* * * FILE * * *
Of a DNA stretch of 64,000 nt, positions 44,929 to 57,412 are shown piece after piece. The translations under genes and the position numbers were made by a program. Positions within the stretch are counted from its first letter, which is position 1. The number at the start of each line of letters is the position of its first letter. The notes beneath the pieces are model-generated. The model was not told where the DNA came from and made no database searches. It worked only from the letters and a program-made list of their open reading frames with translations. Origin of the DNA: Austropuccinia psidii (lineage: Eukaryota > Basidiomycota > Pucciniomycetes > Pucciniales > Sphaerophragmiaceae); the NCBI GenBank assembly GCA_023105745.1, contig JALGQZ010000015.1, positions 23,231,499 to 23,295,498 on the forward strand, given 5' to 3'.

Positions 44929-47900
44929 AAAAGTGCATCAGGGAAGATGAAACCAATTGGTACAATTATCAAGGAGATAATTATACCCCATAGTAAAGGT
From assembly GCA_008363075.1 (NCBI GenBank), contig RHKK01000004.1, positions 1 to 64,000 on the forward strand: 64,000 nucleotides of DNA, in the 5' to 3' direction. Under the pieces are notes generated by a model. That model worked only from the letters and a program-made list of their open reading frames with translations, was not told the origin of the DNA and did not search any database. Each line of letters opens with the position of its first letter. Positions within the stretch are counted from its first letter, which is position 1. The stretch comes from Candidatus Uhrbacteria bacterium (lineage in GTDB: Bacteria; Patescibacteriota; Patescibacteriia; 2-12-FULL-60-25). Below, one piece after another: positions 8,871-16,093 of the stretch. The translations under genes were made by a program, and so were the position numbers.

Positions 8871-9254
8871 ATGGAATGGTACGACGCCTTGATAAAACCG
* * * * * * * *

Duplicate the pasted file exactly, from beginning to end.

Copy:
Of a DNA stretch of 64,000 nt, positions 44,929 to 57,412 are shown piece after piece. The translations under genes and the position numbers were made by a program. Positions within the stretch are counted from its first letter, which is position 1. The number at the start of each line of letters is the position of its first letter. The notes beneath the pieces are model-generated. The model was not told where the DNA came from and made no database searches. It worked only from the letters and a program-made list of their open reading frames with translations. Origin of the DNA: Austropuccinia psidii (lineage: Eukaryota > Basidiomycota > Pucciniomycetes > Pucciniales > Sphaerophragmiaceae); the NCBI GenBank assembly GCA_023105745.1, contig JALGQZ010000015.1, positions 23,231,499 to 23,295,498 on the forward strand, given 5' to 3'.

Positions 44929-47900
44929 AAAAGTGCATCAGGGAAGATGAAACCAATTGGTACAATTATCAAGGAGATAATTATACCCCATAGTAAAGGT
From assembly GCA_008363075.1 (NCBI GenBank), contig RHKK01000004.1, positions 1 to 64,000 on the forward strand: 64,000 nucleotides of DNA, in the 5' to 3' direction. Under the pieces are notes generated by a model. That model worked only from the letters and a program-made list of their open reading frames with translations, was not told the origin of the DNA and did not search any database. Each line of letters opens with the position of its first letter. Positions within the stretch are counted from its first letter, which is position 1. The stretch comes from Candidatus Uhrbacteria bacterium (lineage in GTDB: Bacteria; Patescibacteriota; Patescibacteriia; 2-12-FULL-60-25). Below, one piece after another: positions 8,871-16,093 of the stretch. The translations under genes were made by a program, and so were the position numbers.

Positions 8871-9254
8871 ATGGAATGGTACGACGCCTTGATAAAACCG